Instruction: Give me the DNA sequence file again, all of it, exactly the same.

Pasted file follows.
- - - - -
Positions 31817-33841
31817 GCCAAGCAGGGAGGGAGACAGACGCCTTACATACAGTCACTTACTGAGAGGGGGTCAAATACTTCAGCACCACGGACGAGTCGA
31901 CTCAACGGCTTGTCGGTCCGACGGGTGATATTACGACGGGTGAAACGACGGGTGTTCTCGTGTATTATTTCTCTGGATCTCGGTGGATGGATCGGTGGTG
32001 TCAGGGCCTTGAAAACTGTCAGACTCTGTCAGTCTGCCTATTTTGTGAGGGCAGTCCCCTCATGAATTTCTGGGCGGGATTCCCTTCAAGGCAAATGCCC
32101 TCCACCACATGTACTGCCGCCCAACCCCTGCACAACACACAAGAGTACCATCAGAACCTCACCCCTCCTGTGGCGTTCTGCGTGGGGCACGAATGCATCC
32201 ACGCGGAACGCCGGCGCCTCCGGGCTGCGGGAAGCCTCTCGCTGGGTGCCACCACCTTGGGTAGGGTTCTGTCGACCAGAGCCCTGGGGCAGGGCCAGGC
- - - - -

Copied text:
Positions 31817-33841
31817 GCCAAGCAGGGAGGGAGACAGACGCCTTACATACAGTCACTTACTGAGAGGGGGTCAAATACTTCAGCACCACGGACGAGTCGA
31901 CTCAACGGCTTGTCGGTCCGACGGGTGATATTACGACGGGTGAAACGACGGGTGTTCTCGTGTATTATTTCTCTGGATCTCGGTGGATGGATCGGTGGTG
32001 TCAGGGCCTTGAAAACTGTCAGACTCTGTCAGTCTGCCTATTTTGTGAGGGCAGTCCCCTCATGAATTTCTGGGCGGGATTCCCTTCAAGGCAAATGCCC
32101 TCCACCACATGTACTGCCGCCCAACCCCTGCACAACACACAAGAGTACCATCAGAACCTCACCCCTCCTGTGGCGTTCTGCGTGGGGCACGAATGCATCC
32201 ACGCGGAACGCCGGCGCCTCCGGGCTGCGGGAAGCCTCTCGCTGGGTGCCACCACCTTGGGTAGGGTTCTGTCGACCAGAGCCCTGGGGCAGGGCCAGGC